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Rajeev Gupta vs State Of U.P. And Another on 20 February, 2020

HIGH COURT OF JUDICATURE AT ALLAHABAD

Court No. – 71 A.F.R.

Case :- APPLICATION U/S 482 No. – 5289 of 2020

Applicant :- Rajeev Gupta

Opposite Party :- State of U.P. and Another

Counsel for Applicant :- Anmol Tiwari

Counsel for Opposite Party :- G.A.

Hon’ble Rajendra Kumar-IV,J.

1. Heard Sri S. K. Tiwari, learned counsel for applicant, learned AGA for State and perused the material available on record.

2. Applicant has invoked jurisdiction of this Court under Section 482 of the Code of Criminal Procedure, 1973 (hereinafter referred to as “Cr.P.C.”) challenging the order dated 31.08.2018, passed by Chief Judicial Magistrate, Kannauj, in Complaint Case No. 2386 of 2017, Smt. Neeraj v. Rajeev Gupta and Another, under Sections 376-D and 506 IPC, Police Station Chhibramau, District Kannauj along with entire proceeding of the said case, whereby applicant has been summoned to face the trial under the aforesaid Sections.

3. Brief facts giving rise to present case are that the complainant-Smt. Neeraj moved an application under Section 156(3) Cr.P.C. before the CJM concerned stating that on 4.9.2016, at about 7:30 pm, accused Rajeev Gupta and his friend Prashant came to her house by Car with driver and told that her brother was ill believing them she went with them by Car. They reached near Akbarpur stopped the Car at lonely place and accused persons Rajeev and Prashant molested her, put off her clothes by force and committed rape and took Rs. 9,000/- from her purse. Accused persons extended threat to kill her brother, if any complaint is made to anywhere. On the application of Informant, a Case Crime No. 99 of 2017 under the aforesaid sections in the Police Station concerned was registered. Matter was investigated by Investigating Officer who submitted final report. Protest application was made by Informant on the Final Report (FR) submitted by Investigating Officer, came to be registered as complaint case. Trial Court proceeded to record the statement of prosecutrix under Section 200 Cr.P.C. and statement of Shakuntala Devi (her mother) and Ishwari Devi under Section 202 Cr.P.C., found prima facie evidence and sufficient ground for proceedings, summoned the present applicant to face the trial under the aforesaid Sections by impugned order dated 31.8.2018, which is under challenge.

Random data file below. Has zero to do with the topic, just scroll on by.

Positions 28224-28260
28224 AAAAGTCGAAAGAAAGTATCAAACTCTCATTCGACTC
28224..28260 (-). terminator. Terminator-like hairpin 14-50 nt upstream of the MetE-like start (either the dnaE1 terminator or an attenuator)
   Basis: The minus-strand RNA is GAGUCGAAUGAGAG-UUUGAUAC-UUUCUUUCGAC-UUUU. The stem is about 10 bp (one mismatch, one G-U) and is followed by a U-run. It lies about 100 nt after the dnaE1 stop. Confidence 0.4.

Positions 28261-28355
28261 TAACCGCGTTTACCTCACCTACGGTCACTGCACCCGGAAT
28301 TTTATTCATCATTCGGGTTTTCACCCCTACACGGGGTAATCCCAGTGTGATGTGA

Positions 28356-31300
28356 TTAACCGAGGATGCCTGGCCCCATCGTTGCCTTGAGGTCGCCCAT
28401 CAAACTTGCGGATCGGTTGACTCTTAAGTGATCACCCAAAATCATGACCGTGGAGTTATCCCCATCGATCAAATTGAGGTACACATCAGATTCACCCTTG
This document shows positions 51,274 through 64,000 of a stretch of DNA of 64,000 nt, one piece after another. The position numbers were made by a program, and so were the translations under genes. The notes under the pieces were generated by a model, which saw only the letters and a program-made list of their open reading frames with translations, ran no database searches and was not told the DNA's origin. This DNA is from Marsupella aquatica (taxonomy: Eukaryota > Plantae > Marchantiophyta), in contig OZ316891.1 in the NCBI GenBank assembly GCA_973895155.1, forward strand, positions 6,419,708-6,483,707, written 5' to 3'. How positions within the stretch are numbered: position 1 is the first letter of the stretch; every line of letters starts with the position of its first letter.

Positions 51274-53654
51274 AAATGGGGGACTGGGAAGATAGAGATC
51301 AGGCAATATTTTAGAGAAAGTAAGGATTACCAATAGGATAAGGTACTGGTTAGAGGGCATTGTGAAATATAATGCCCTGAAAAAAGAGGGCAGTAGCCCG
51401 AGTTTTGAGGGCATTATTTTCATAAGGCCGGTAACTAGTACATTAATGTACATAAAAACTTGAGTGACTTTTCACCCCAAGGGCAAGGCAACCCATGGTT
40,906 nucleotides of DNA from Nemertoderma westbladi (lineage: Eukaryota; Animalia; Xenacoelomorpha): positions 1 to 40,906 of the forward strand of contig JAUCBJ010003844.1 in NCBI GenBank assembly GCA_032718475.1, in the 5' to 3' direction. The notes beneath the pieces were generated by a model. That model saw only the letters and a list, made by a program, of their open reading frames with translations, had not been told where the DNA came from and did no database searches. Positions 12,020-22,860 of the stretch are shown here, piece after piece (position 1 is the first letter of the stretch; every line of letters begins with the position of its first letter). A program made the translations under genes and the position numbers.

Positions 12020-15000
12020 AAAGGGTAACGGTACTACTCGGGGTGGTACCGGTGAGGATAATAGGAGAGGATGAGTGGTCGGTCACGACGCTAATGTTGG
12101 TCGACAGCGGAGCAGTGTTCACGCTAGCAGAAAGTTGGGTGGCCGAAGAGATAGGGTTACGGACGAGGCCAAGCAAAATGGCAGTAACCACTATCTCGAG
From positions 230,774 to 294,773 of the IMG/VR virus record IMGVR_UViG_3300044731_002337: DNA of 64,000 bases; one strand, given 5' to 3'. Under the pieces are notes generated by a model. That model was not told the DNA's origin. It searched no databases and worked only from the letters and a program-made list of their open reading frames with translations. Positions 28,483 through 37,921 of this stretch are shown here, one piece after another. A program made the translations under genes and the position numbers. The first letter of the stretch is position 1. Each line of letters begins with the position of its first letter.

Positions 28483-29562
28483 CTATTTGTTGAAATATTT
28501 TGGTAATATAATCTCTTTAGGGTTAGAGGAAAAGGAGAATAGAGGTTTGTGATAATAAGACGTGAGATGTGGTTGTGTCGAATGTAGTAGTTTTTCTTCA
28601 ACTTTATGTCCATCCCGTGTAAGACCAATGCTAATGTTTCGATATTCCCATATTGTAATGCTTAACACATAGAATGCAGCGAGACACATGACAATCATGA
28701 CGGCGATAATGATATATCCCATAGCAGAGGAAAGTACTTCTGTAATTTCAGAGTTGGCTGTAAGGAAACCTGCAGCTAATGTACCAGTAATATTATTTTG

4. Informant herself supported the prosecution case in her statement under Section 202 Cr.P.C. and mainly stated that accused applicant along with other co-accused committed rape with her and took Rs. 9,000/- from her purse. Smt. Shakuntala and Ishwari Devi also supported the case before them that accused Rajeev and Prashant took victim with them by Car on the pretext that her brother was seriously ill. It is further stated in their statement that victim told them on returning that accused applicant and other co-accused committed rape with her.

5. Learned counsel for applicant submits that the applicant is innocent; he has committed no offence and has been falsely implicated in the present case by complainant. In the matter, Investigating Officer, finding no evidence during investigation submitted final report. It is further submitted that there is no medical of victim, no statement of victim under Section 164 Cr.P.C., there is no public witness of incident. It is a counter blast case because applicant has filed a complaint case against the mother of complainant prior to the present incident. Prosecution story is false and fake and sheer concoction.

6. It is further submitted that from the allegation made in application under Section 156(3) Cr.P.C. and from the statement of victim and her witnesses, no case under Section 376-D and 506 IPC is made out but learned counsel for applicant showed some documents and statements in support of his contention. Despite repeated query by the Court whether these papers, which are being shown before this Court, have been brought to the notice of Magistrate before passing the summoning order or not? He remained silent and could not satisfy the query of the Court.